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PN Review 276
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This review is taken from PN Review 67, Volume 15 Number 5, May - June 1989.

Modern Indian Poetry in English, Bruce King. Delhi, Oxford University Press 1987
Landscapes, Keki N. Daruwalla. Delhi, Oxford University Press 1987

         I am Indian, very brown, born in
Malabar, I speak three languages, write in
Two, dream in one. Don't write in English, they said,
English is not your mother tongue. Why not leave
Me alone, critics, friends, visiting cousins,
Every one of you? Why not let me speak in
Any language I like? The language I speak
Becomes mine, its distortions, its queernesses
All mine, mine alone.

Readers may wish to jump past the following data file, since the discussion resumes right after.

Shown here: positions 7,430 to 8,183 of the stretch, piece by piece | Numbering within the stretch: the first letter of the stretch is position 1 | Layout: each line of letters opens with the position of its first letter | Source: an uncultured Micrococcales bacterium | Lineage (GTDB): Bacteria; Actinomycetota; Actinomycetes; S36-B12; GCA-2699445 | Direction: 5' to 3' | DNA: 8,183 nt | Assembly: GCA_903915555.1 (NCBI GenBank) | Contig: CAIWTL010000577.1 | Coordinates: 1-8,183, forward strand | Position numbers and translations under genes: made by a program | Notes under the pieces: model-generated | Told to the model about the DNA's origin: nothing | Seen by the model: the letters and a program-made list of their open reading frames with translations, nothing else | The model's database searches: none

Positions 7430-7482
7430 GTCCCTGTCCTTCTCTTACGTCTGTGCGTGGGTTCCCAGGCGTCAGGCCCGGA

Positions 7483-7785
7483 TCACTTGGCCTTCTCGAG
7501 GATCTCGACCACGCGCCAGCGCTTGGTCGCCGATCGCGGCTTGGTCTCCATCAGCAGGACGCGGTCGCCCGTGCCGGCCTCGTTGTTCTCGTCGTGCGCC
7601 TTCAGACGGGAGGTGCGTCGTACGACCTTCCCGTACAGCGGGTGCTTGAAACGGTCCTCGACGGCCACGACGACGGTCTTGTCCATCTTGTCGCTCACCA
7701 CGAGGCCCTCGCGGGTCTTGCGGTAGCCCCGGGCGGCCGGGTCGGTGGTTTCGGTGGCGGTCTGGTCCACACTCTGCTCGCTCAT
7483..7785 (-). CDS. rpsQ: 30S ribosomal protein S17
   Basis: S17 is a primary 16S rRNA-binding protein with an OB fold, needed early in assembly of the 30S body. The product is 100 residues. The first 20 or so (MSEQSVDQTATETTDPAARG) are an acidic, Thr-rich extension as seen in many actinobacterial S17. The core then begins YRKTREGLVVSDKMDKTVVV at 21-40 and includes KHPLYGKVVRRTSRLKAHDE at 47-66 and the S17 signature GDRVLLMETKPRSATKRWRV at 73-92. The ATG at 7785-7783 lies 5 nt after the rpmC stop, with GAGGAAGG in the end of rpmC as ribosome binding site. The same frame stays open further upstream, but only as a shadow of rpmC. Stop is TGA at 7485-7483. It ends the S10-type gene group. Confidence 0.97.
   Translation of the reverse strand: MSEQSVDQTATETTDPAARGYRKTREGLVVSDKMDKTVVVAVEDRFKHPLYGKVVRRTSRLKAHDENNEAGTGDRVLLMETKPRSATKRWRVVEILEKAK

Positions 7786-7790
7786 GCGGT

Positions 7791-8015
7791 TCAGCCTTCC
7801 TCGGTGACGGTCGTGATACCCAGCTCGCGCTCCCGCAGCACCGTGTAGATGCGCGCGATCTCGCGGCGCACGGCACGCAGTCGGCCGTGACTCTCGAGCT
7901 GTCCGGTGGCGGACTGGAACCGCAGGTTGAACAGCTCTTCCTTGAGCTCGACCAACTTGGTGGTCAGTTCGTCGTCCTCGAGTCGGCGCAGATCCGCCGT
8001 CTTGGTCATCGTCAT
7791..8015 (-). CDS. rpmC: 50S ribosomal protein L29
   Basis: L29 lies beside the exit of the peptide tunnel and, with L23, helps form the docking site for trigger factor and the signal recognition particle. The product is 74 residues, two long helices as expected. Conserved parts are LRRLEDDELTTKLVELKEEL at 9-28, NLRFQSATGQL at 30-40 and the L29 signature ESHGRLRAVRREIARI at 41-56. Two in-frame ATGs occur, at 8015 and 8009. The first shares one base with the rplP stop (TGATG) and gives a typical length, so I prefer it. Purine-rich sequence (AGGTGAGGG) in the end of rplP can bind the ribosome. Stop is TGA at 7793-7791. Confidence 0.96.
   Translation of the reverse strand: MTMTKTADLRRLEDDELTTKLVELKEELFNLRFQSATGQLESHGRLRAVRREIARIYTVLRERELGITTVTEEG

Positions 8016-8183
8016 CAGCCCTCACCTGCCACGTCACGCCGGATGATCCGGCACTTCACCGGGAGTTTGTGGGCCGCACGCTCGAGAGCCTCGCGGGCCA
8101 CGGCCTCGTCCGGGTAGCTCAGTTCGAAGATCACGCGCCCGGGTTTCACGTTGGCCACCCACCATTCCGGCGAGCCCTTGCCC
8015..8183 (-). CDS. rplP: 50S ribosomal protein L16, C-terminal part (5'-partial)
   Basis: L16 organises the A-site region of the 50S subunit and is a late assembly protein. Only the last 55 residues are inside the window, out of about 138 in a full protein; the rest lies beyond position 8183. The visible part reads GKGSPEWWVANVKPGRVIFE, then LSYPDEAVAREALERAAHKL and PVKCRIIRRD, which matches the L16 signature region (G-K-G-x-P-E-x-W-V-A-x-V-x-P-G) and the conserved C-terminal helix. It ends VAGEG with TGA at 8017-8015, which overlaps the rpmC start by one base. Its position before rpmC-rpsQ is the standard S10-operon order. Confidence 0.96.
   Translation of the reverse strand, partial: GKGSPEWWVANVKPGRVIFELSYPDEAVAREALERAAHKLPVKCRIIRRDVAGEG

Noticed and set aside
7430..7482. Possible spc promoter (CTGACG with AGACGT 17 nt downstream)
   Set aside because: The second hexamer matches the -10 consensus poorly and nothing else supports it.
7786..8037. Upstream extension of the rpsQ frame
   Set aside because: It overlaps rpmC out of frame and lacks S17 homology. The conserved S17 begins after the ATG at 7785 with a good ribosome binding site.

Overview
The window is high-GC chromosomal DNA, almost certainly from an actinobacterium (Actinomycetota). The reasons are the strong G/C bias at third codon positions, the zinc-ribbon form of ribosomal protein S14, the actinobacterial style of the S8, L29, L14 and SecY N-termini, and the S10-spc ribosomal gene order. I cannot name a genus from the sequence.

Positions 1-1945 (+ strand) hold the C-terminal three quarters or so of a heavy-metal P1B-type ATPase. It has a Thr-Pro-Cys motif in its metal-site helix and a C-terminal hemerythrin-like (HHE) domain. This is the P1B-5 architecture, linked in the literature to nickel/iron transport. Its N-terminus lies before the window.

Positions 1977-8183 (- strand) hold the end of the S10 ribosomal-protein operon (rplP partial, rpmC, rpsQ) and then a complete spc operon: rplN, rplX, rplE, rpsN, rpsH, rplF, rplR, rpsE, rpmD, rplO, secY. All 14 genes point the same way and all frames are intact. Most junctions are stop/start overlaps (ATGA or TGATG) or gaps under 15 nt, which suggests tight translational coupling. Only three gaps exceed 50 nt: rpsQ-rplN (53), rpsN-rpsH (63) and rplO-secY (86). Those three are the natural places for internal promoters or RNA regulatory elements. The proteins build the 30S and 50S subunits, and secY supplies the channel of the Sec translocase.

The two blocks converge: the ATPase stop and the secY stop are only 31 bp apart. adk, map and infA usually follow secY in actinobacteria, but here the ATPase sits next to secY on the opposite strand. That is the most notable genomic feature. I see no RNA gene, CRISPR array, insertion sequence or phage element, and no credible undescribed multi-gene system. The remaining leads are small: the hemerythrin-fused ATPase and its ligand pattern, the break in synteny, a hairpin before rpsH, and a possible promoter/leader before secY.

(Kamala Das, 'An Introduction')

When histories of post-colonial discourse come to be written, Indo-Anglian poetry will prove a testing ground, and anyone who has attended Commonwealth literary conferences in recent years will testify that it is contentious in India now. The heat and dust generated against English-language poetry by younger Indian academics when Singapore hosted the ACLALS conference only a couple of years ago was all the more surprising for the common reference to a work first published during the Second World War, Mannoni's Prospero and Caliban: the Psychology of Colonisation. There was, of course, the compounding irony that these diatribes came clothed in the language they affected to repudiate.

But the English language in India has produced some intriguing statistical ironies of its own. Though it is spoken by only a small percentage of India's population, it is nonetheless the language in which the largest number of Indians read newspapers: it is the language of the largest number of newspapers, magazines and journals sold in India's ...

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